Ambidexterity and left-handednessFeatured science projectScience project video

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Complexity level:
5
Project cost ($):
10
Time required:
1 hour to prepare, 1 hour for the science project experiment
Material availability:
Easily found
Safety concerns:

Basic safety requirements

Abstract

This science fair project was done to compare the incidence/rate of ambidexterity among left handed persons.

Hypothesis

There are more ambidextrous left-handers than right-handers.

Background

Left Handedness and ambidexterity

Left handedness is a hereditary trait where a person prefers to perform normal chores using the left hand instead of the right hand. A left-handed person is normally not alone in a family. Normally a sibling, parent or cousin will also be left-handed. This means that the left-handed trait is hereditary. Less than 10% of the population is left handed.

It is believed by scientists that left-handed and right-handed persons use different sides of their brain to control their actions. The nerves that come originate from the brain will cross sides near the region of the neck. This means that a right is more inclined to use the left side of the brain and a left-handed person is more inclined to use the right side of the brain.

Ambidexterity is a rare condition where a person is able to perform a given task equally well by using both hands. Although very few people are actually born ambidextrous, it is a trait that can also be learned by practice. It is believed that most ambidextrous persons are left-handed because although they are naturally left-handed, schools or families discourage the use of the left hand and force them to learn to use the right hand.

Scientific Terms

Hereditary, brain, nerves, ambidexterity

Materials

The materials required for the science fair project experiment:
- 5 left-handed participants
- 5 right-handed participants
- 10 scissors
- 20 copies of paper with 5 objects drawn
- 10 bolts and nuts
- 1 stopwatch

Procedure

1. For this science fair project, the independent variable is the nature of the tasks given to the participants – cutting paper and fixing a nut to a bolt. The dependent variable is the time taken by the participants to complete the given tasks. The time taken is measured  using a stopwatch. The constants (control variables) are the size of the objects to be cut, the thickness of the paper, the size of the nut and the bolt.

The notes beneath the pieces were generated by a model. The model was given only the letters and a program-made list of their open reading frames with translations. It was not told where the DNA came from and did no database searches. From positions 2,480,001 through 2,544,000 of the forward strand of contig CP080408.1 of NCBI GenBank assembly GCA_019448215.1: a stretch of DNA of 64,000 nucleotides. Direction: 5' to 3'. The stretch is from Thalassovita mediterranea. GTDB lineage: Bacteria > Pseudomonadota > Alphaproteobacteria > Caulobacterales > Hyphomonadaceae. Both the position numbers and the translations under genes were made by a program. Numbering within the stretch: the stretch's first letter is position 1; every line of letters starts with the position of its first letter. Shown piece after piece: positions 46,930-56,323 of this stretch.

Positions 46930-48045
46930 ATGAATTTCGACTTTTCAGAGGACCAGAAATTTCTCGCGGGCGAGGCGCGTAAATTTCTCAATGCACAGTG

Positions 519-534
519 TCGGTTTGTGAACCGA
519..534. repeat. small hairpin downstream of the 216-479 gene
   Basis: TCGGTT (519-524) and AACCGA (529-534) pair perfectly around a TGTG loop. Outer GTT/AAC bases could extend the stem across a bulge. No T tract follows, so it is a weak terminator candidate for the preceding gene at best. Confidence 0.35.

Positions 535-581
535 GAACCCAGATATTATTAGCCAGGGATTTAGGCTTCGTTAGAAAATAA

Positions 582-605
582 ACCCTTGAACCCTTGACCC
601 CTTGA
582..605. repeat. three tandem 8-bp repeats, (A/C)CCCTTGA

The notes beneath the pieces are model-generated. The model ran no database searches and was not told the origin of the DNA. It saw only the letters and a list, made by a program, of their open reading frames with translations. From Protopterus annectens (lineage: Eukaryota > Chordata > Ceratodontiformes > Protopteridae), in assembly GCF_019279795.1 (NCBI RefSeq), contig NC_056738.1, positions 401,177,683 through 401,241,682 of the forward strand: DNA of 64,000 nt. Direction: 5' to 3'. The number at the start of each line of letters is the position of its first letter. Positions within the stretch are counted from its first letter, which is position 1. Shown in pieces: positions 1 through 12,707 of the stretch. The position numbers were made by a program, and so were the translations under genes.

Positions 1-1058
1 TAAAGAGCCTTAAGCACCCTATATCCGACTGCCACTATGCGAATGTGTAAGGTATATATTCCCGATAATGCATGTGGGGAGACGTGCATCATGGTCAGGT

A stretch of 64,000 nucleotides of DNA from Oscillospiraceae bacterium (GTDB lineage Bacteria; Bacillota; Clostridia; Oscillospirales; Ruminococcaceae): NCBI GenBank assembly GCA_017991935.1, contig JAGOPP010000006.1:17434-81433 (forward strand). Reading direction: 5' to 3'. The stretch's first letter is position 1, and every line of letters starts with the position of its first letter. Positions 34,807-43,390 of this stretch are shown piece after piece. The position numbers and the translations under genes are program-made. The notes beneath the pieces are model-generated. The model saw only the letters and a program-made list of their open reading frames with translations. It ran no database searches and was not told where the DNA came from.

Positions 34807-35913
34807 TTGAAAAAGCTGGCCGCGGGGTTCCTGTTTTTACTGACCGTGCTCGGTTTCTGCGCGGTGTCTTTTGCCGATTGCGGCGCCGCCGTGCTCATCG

2. The 10 participants will be given two tasks to complete:

a. For the first task, they will be given a pair of scissors and a piece of paper with 5 objects drawn on it. They are required to cut out the objects using one hand. They are allowed to hold the paper with the other hand.

b. For the second task, they will be given 5 bolts and 5 nuts. Using only one hand, they must fix the nut on to the bolt. They are not allowed to use their other hand.

3. The 10 participants are first required to perform the task using their dominant hand. The dominant hand will be the right hand for a right hander and the left hand for a left hander. Both the tasks will be performed continuously and the total time taken is recorded in the table given below.

4. The participants will  next be required to complete both tasks using their less-dominant hand. The time taken is recorded in the table given below.

5. Their level of ambidexterity is calculated using the formula below and recorded in the table. A figure close to 1 represents high ambidexterity and a figure close to 0 represents poor ambidexterity.

Ambidexterity level = (Time taken using less dominant hand)/ (Time taken using dominant hand)

Observation

It  was observed that the left-handed participants demonstrated a higher level of ambidexterity compared to  the right-handers.

Testing ambidexterity

Time for right hander to complete task (seconds)

Right 1

Right 2

Right 3

Right 4

Right 5

Dominant hand

72

81

89

62

69

Less Dominant hand

124

138

143

121

141

Ambidexterity

0.58

0.59

0.62

0.51

0.49

 

Time for left hander to complete task (seconds)

Left 1

Left 2

Left 3

Left 4

Left 5

Dominant hand

69

78

59

81

78

Less Dominant hand

93

91

81

105

110

Ambidexterity

0.74

0.86

0.73

0.77

0.71

The chart below represents the results of our science project experiment.

 

ambidexterity science fair project

Conclusion

The hypothesis There are more ambidextrous left-handers than right-handers, is proven to be true.

Ambidexterity gives a person an added advantage in sports, art, music and martial arts. It is a highly prized gift in sports like baseball and snooker. Most musical instruments are played using two hands. The great artist, Michelangelo was able to paint using both his hands.

Also consider

To improve the reliability and accuracy of our results, a larger sample of participants should be used.

This science fair project may be repeated, this time, to observe if the level of ambidexterity is affected by the age of a person.

Modify the science project experiment, using different tests to check ambidexterity - such as measuring the time taken to copy a 100 word essay using different hands.

References

Left handedness - http://en.wikipedia.org/wiki/Left-handedness

Why are some people left handed? - http://www.coolquiz.com/trivia/explain/docs/lefthand.asp

Ambidexterity - http://en.wikipedia.org/wiki/Ambidexterity

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